15 July 2010, 5.19pm, Brookfield Place (formerly BCE), Toronto, Ontario
It was a valid question a few years ago, asked twice in two years by my cousins while visiting my workplace on Take Your Kids to Work Day for Grade 9 students in Ontario. The original question was whispered at my desk along the lines of: "Yo, Aman, where are all the brown people?" Sorry, kiddo, we're not at your GTA high school anymore. Welcome to the professional world where, unlike some GTA high schools, visible ethnic diversity just hasn't caught up yet.
It depends, of course, on the industry you're in and the role that you're playing. Some industries are thought to be more diverse than others; some firms are the exception to the rule. I used to be an in-house editor for a few companies in the Canadian publishing industry. Though I was living and working in multicultural Toronto, at times during editorial meetings, company dinners, and industry events, I would be the only ethnic person in the room.
When I switched over to the financial industry, I thought the guest list would be more diverse. Not exactly. Once on Bay St, while I could see plenty of brown faces passing through crowds along the concourses and food courts, at first look I couldn't see many ethnic faces in any leading visible roles within the firms. Nor were my fellow desi faces in the hallways at work always friendly. (Why, people, why? Smile and say hello, it's not like I know any of your dirty secrets.)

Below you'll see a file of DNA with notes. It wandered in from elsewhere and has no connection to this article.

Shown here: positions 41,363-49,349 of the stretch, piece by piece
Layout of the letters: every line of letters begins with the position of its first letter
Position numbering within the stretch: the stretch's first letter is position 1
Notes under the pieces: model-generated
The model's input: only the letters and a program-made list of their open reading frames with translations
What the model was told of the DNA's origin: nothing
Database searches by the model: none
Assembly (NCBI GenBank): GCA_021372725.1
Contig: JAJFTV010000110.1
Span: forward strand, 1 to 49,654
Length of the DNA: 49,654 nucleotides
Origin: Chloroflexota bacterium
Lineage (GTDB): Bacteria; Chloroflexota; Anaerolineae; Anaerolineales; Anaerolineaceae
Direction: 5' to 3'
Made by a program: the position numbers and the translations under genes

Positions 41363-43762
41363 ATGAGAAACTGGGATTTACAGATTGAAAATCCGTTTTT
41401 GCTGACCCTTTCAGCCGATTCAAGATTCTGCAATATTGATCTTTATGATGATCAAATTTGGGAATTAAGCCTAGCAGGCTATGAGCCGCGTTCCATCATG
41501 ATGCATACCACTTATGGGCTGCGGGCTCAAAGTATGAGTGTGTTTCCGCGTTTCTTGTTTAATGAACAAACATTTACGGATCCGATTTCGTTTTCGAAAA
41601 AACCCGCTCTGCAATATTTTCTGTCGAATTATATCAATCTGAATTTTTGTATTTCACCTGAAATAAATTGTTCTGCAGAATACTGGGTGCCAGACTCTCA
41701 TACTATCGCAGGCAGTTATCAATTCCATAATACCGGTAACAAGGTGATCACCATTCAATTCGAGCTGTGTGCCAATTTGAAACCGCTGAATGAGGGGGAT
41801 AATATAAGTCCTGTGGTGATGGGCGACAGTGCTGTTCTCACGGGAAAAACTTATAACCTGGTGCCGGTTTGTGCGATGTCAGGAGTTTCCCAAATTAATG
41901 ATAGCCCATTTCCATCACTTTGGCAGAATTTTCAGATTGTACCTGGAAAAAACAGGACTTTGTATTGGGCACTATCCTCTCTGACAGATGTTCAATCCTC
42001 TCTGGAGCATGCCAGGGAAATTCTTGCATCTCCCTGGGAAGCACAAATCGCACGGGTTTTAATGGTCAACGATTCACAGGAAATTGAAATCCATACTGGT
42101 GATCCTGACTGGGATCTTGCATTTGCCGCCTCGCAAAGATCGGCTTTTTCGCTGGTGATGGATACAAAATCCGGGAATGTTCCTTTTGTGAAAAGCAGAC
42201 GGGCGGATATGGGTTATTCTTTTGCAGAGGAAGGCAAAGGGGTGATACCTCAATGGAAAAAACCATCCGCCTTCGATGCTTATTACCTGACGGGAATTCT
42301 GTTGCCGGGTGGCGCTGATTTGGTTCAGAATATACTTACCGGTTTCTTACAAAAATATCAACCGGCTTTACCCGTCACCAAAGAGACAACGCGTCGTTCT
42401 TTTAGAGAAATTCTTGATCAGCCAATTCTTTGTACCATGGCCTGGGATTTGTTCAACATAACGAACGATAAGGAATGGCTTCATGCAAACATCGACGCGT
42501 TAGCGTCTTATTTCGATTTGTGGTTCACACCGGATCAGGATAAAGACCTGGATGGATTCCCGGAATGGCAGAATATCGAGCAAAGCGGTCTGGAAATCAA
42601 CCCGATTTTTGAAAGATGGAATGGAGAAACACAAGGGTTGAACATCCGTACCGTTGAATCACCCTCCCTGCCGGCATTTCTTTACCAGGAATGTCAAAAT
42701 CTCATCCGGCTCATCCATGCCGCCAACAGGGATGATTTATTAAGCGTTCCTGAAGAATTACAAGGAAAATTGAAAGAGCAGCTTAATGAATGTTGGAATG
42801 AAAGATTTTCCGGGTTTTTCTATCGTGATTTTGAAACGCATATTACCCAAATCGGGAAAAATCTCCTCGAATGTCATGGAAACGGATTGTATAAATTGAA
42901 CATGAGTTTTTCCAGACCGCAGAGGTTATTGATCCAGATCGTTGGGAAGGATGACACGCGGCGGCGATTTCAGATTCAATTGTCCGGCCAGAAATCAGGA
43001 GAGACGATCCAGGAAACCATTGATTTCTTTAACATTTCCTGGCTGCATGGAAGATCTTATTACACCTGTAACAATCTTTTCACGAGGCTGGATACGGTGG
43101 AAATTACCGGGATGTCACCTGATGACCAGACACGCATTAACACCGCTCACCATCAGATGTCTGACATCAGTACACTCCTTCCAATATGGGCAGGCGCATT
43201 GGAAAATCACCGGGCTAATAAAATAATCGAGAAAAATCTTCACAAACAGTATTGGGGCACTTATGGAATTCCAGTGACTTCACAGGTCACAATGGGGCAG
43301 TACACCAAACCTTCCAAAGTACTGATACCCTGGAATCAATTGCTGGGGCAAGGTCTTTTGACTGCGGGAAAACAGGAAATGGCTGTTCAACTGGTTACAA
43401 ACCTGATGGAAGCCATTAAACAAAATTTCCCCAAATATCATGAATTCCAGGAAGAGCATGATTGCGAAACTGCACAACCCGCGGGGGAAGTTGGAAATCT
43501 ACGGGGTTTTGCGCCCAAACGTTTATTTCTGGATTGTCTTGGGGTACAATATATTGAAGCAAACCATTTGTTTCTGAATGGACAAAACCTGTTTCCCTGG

Three years later I have since met, of different ethnic backgrounds, some rising stars and established professionals who stand as role models. Last summer, I lunched with a senior bank executive, who also happens to be a smart, strong Sikh woman. Her advice: "Don't leave Bay St." I now understand what she meant. When I look around, I see the view is slowly changing. I take comfort in noting that I'm no longer the only ethnic person in the room. Or the only brown person in the room. Or the only woman in the room. All of which is awesome.